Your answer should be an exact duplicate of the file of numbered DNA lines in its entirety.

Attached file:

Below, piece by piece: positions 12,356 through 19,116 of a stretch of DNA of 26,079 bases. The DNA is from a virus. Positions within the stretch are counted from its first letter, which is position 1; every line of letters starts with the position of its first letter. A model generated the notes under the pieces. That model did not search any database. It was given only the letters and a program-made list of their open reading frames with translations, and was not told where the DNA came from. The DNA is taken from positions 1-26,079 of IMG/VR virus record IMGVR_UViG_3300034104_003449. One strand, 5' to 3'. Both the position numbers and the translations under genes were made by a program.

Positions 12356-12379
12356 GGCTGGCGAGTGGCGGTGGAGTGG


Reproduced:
Below, piece by piece: positions 12,356 through 19,116 of a stretch of DNA of 26,079 bases. The DNA is from a virus. Positions within the stretch are counted from its first letter, which is position 1; every line of letters starts with the position of its first letter. A model generated the notes under the pieces. That model did not search any database. It was given only the letters and a program-made list of their open reading frames with translations, and was not told where the DNA came from. The DNA is taken from positions 1-26,079 of IMG/VR virus record IMGVR_UViG_3300034104_003449. One strand, 5' to 3'. Both the position numbers and the translations under genes were made by a program.

Positions 12356-12379
12356 GGCTGGCGAGTGGCGGTGGAGTGG